A 1.4-mile-long trail (one way) climbs alongside June Creek from Road 23 (see South Side Map (104K) on page 37) up to June Lake. The waterfall on the north side and a sandy beach on the south side make this small mountain lake a fine picnic site.
The 9-mile-long trail (round trip) from Climbers' Bivouac (elevation 3,750 feet; (see South Side Map (104K) on page 37) to the summit (elevation 8,365 feet) is an arduous trek and should be attempted only by experienced climbers. The rewards, however, are worth the effort. The view into the awesome crater, the huge lava dome, with Spirit Lake and Mount Rainier in the distance, is a glimpse of the primal Earth. Crampons and ice axe are needed for climbing the snowfields near the summit, as well as protective clothing for sudden storms that may occur even in July. All climbers must register before starting out and during May to November advance permits are required. Call or write Mount St. Helens National Volcanic Monument, 42218 N.E. Yale Bridge Road, Amboy, WA 98601 (telephone (206) 247-5800) for climbing information and permit application.
There are many motels and restaurants in the towns surrounding Mount St. Helens, but only two places to eat and no overnight accommodations in the monument. Cold water Ridge Visitor Center offers meals and snacks on the west side, and Cascade Peaks Overlook near Windy Ridge has meals and snacks on the east side.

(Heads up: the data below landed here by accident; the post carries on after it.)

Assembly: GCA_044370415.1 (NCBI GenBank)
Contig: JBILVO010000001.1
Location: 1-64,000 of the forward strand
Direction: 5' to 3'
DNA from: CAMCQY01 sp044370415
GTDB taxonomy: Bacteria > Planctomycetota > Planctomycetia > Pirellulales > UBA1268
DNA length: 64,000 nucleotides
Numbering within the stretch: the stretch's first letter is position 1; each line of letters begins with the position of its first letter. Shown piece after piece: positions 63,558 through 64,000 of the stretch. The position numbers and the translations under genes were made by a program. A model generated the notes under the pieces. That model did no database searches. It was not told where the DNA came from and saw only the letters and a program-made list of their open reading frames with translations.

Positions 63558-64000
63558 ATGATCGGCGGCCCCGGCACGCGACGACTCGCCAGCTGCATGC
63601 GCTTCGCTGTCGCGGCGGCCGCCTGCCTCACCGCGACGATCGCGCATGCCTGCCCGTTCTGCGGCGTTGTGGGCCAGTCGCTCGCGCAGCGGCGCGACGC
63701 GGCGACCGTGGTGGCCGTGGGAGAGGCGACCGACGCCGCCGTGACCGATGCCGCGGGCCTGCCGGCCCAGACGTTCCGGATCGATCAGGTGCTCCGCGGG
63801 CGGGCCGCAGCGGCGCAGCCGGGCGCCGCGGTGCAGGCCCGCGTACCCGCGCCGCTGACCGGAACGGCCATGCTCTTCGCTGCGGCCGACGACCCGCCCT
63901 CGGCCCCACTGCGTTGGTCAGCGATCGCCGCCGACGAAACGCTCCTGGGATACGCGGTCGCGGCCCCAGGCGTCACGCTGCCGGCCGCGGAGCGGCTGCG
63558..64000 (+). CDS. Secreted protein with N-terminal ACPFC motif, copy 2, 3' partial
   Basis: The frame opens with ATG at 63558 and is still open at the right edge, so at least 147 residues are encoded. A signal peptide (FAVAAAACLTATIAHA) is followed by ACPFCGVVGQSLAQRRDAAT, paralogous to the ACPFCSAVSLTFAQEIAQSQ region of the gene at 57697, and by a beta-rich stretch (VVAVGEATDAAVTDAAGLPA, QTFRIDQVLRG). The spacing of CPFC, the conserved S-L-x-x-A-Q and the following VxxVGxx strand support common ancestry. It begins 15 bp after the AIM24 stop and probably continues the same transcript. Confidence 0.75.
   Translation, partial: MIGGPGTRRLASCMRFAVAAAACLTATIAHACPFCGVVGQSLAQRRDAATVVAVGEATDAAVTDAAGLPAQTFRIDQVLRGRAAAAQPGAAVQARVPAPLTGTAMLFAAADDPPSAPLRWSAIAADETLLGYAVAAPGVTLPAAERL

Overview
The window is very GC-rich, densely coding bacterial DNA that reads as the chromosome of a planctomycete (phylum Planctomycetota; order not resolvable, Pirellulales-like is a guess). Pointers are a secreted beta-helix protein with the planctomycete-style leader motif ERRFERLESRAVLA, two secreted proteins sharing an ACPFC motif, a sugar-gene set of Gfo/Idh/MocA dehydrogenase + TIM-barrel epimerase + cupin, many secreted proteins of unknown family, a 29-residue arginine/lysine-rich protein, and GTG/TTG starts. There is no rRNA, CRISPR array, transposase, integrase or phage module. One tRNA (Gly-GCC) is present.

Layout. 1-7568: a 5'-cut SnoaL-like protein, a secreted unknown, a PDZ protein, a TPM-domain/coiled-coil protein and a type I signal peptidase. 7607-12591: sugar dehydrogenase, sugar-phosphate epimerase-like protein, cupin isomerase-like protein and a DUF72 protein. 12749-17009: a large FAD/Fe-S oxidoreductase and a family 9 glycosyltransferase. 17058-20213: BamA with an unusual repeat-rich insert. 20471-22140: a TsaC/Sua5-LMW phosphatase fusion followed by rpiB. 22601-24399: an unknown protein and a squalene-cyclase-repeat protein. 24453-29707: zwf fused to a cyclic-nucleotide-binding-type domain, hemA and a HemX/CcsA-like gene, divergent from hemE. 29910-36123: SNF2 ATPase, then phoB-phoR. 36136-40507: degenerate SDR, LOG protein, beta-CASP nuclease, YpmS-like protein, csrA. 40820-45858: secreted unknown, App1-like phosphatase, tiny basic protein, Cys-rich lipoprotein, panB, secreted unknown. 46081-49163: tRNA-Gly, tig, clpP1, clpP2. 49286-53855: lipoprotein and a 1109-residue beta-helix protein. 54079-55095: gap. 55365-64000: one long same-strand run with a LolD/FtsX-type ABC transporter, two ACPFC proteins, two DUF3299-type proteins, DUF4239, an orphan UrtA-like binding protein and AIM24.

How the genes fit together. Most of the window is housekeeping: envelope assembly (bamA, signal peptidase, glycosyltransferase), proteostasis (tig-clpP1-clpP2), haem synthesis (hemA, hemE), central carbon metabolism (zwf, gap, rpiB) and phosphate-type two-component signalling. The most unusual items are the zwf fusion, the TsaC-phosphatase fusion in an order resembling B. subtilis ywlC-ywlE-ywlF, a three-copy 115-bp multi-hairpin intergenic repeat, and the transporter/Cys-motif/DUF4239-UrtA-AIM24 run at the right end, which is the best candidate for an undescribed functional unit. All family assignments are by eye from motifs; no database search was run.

There are also many campgrounds surrounding Mount St. Helens; the following three are near the roads described in this book:
Seaquest State Park -- across the highway from the Mount St. Helens Visitor Center, 5 miles east of Castle Rock. Telephone (206) 274-8633 for information and reservations.
Iron Creek Campground -- a Forest Service facility 10 miles south of Randle on Road 25. Telephone (206) 497-7565 for information .
Cougar Camp -- a tent campground maintained by Pacific Power and Light Company on the shore of Yale Reservoir just east of the town of Cougar. Telephone (503) 464-5035 for information and reservations.
Boly, William, FIRE MOUNTAIN. Portland, OR: Cathco Publishing, 1980.
Carson, Rob, MOUNT ST. HELENS. Seattle, WA: Sasquatch Books, with The Morning News Tribune, Tacoma, 1990.